If you don’t have any mementos, or creations of your ancestors, you can go to thrift stores, or vintage stores and scour them for items that remind you of your grandmother’s house.  For example a cookie jar, or a clock, or a tea cup, or a doll. Many sacred objects, such as Madonnas can be found in these places.  Those objects that were prayed to and considered sacred have special meaning and energy.  If you know anything about what your ancestors found beautiful or moving, such as a piece of music, a favorite book or poem, or a work of art you can find a way to represent this on your altar.  Maybe you can find a copy of the book or poem, or a photo of a famous painting. Perhaps you will run across a recording of a favorite song or piece of music that your ancestor played, sang or listened to.  If you remember a portrait of a famous person on your grandmother’s wall, perhaps they could be represented on your altar as well.


Feel free to be creative and put together a shadow box, or collage using copies of photos.  This is meant to be fun and expressive. You can create a “tableau” with the objects, arranging them so that they tell a story that has meaning for you. You can create commemorative boxes or hats by gluing pieces of costume jewelry to them with a hot glue gun.  Look in art supply stores, or arts and crafts books or websites for ideas for creative things to do with found objects. Alternatively, a simple basket or bowl to hold your commemorative objects is fine.  The point is for this to be a sacred space and reminder of your ancestors that has meaning for you.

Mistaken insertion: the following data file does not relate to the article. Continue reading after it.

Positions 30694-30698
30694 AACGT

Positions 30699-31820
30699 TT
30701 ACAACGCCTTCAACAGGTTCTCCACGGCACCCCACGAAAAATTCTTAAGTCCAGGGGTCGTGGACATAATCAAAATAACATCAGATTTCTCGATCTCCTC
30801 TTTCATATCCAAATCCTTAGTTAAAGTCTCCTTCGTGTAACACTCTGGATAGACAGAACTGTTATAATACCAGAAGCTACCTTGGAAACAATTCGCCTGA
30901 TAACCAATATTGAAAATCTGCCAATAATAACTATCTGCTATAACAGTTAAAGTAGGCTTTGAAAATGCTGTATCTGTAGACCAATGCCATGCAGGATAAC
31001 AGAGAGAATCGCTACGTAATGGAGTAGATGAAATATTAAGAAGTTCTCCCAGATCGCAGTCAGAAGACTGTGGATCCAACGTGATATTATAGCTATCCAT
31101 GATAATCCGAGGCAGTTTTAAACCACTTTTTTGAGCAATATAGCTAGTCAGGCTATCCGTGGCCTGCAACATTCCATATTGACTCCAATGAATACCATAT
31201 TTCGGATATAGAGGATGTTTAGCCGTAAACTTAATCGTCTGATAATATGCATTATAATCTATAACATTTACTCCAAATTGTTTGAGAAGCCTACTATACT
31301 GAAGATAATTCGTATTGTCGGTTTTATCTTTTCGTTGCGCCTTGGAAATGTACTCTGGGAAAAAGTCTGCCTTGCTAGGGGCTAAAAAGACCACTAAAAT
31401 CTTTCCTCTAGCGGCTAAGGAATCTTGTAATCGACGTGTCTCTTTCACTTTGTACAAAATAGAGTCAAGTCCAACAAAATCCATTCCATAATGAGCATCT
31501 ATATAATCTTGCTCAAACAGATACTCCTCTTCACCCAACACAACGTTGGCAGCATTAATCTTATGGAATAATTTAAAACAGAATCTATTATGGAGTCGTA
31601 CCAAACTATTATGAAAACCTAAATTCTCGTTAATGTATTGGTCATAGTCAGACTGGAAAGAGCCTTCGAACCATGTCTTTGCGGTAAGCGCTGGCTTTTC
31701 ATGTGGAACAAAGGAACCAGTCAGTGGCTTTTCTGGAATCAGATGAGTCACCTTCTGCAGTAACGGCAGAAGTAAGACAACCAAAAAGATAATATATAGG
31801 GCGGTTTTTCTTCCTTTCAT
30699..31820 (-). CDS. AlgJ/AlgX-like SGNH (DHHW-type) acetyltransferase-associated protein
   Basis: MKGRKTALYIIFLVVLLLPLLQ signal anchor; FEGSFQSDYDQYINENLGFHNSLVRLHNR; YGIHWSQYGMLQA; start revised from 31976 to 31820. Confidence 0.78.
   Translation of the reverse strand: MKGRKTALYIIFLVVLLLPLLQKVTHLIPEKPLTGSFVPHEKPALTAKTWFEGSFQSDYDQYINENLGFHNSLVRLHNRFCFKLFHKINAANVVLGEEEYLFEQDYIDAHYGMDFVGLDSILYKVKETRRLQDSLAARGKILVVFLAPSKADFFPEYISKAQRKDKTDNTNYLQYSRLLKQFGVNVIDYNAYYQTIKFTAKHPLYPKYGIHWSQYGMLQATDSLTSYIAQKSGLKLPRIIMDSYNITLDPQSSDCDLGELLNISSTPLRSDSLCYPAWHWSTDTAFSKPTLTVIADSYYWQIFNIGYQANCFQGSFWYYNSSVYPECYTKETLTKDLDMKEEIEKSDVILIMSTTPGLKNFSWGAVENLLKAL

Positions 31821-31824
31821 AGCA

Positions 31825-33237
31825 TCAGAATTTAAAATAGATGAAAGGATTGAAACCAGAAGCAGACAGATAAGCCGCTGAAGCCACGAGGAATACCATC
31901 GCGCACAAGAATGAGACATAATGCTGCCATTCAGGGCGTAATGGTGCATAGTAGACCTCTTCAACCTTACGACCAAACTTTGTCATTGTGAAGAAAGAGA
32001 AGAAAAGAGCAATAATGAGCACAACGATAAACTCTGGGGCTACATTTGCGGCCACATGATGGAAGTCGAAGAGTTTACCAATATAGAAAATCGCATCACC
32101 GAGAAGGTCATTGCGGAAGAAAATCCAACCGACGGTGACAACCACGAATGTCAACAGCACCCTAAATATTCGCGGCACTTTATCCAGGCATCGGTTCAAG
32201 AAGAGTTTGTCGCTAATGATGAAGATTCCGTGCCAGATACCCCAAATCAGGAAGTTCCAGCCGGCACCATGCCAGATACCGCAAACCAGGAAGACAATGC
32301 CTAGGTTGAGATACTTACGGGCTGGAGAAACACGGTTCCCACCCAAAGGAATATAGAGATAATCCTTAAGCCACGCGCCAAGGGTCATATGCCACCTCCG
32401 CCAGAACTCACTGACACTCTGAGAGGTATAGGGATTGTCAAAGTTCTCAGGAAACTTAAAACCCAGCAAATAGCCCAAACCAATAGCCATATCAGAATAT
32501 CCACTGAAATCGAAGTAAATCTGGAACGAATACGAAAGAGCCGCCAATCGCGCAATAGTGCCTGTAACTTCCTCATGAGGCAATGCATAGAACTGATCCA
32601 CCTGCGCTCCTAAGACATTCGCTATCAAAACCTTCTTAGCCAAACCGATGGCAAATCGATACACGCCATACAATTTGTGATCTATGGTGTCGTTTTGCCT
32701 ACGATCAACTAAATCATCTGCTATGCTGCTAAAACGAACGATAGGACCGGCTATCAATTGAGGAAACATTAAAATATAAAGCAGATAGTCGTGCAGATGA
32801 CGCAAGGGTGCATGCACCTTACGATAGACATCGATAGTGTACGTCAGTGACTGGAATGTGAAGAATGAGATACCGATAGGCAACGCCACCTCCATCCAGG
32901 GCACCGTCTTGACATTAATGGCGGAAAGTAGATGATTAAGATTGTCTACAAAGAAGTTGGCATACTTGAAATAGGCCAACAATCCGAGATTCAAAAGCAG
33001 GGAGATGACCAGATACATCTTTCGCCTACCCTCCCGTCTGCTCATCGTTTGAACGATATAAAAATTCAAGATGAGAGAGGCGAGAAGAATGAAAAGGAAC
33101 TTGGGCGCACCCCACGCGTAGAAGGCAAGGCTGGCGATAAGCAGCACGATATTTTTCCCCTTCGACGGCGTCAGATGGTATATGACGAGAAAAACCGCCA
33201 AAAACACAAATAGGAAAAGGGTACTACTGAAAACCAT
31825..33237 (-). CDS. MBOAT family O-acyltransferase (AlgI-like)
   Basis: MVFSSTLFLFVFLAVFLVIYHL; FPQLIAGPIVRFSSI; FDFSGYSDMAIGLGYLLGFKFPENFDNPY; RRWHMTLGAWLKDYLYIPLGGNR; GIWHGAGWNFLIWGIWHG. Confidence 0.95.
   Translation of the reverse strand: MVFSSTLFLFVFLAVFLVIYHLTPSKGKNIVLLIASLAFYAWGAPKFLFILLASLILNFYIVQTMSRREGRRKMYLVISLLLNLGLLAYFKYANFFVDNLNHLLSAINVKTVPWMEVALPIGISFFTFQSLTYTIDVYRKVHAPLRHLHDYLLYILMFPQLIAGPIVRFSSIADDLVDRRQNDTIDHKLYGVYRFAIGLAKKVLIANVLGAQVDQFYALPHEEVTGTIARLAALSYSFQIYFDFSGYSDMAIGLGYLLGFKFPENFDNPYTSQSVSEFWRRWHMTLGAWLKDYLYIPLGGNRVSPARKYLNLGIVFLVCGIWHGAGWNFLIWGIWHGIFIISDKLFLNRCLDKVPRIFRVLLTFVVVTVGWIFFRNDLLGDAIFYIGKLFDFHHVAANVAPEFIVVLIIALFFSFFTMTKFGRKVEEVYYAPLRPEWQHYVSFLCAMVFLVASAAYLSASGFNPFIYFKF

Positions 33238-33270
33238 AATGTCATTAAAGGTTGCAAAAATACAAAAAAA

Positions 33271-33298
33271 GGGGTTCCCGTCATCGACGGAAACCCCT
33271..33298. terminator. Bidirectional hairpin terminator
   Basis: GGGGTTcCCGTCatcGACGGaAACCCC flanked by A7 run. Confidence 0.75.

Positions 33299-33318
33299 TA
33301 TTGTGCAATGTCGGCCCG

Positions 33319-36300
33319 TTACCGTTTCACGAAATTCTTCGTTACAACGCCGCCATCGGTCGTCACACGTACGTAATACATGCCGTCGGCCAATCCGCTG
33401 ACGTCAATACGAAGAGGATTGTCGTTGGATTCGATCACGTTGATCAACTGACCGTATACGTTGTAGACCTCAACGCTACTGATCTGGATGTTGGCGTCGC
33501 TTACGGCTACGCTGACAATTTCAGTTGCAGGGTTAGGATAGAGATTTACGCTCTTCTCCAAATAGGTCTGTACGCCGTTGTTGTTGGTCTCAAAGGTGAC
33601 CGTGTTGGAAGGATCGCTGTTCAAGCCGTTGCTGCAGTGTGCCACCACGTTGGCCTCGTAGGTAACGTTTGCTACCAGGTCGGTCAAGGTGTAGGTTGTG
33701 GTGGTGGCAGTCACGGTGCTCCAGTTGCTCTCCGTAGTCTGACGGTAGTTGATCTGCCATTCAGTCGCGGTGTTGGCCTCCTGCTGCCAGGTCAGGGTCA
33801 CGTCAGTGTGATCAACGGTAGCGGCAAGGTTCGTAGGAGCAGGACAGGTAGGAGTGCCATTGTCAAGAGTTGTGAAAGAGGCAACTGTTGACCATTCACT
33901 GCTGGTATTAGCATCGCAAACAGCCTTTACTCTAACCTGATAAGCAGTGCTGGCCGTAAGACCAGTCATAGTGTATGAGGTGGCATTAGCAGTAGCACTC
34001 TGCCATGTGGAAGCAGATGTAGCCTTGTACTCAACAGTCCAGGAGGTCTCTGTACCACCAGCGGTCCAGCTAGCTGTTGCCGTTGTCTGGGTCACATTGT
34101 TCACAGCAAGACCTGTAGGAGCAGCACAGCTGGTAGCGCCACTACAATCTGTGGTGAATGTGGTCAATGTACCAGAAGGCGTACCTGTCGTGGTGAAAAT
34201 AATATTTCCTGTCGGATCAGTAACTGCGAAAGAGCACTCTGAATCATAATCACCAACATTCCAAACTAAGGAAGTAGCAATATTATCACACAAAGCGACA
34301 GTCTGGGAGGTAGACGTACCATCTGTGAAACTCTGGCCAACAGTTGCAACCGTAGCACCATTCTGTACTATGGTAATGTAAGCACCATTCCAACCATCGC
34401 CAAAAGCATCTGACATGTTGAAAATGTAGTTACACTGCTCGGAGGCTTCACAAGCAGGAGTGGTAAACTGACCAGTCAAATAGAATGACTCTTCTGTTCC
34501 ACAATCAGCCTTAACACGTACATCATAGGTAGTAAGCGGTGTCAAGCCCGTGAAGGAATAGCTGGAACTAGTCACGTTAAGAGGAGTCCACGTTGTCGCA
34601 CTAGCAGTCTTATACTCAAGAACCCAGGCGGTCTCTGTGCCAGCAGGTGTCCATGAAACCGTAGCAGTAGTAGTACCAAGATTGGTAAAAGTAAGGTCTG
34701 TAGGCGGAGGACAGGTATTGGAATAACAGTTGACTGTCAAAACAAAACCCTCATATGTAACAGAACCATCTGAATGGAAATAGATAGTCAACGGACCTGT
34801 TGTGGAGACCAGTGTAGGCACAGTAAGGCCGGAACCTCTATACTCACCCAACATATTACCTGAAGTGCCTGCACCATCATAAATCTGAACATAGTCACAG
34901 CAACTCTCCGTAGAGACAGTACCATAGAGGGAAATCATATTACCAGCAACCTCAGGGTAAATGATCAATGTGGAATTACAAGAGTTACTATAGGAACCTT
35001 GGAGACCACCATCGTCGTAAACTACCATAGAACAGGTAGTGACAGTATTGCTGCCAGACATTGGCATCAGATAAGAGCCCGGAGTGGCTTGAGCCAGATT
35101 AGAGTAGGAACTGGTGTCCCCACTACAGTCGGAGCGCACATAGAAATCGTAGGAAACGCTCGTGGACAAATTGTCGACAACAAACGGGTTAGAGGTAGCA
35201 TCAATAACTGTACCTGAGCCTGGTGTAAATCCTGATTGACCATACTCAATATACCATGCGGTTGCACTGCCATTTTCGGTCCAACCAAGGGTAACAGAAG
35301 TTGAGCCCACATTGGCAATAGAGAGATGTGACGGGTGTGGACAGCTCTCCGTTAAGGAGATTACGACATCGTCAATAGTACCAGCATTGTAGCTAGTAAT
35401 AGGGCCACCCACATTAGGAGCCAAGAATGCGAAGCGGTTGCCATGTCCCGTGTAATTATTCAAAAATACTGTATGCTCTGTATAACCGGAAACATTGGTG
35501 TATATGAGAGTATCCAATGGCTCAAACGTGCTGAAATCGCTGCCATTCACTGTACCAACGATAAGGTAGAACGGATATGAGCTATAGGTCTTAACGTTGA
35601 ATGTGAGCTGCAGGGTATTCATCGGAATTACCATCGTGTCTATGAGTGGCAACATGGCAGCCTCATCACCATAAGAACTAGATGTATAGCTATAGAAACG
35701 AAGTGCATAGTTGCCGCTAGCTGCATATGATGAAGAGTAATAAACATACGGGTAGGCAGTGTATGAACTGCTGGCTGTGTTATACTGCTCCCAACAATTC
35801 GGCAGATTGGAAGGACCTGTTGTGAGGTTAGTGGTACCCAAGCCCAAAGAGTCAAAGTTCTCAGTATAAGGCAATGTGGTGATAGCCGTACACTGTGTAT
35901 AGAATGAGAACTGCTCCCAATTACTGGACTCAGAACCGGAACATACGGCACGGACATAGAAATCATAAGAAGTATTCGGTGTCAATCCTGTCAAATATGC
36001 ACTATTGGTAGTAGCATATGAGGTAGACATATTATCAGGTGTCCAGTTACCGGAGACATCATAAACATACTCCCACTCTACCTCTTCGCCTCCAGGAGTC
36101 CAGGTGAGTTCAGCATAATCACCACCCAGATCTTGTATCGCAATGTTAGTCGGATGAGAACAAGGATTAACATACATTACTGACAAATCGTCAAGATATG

Find a place for your Ancestral Altar that is easily seen and accessed in your daily life, especially while you are working through this process.  You want the ancestors to be part of your world now, and they want to be remembered often.  The more that you think of them, the more they are here to help you.  Place a cloth on the altar that gives it a sacred feeling, add a candle, a special stone or crystal, a feather, and a mirror or bowl of water. In this way, you will have the elements of air, fire, water, and earth represented.  You can add to this altar as you follow through with the work outlined in this book. Symbols and signs of your family lineage may show themselves along the way.  You can acknowledge these by creating a tangible representation through creative art processes, or through words.  For example, you may see animals or birds, trees or landscapes as you experience the guided imagery exercises in this book. Perhaps you will learn of important items that have been passed down through generations while having a dialogue with your ancestors in later chapters.  It is possible that memories will surface and mental snapshots that have long been buried will show themselves to you as you delve into this realm.


This altar will continue to grow and evolve through this process, so it would be instructive to take a photo of it when you begin, and keep a visual journal of this living memorial as you add (or possibly subtract) to it from it during your work with your ancestors.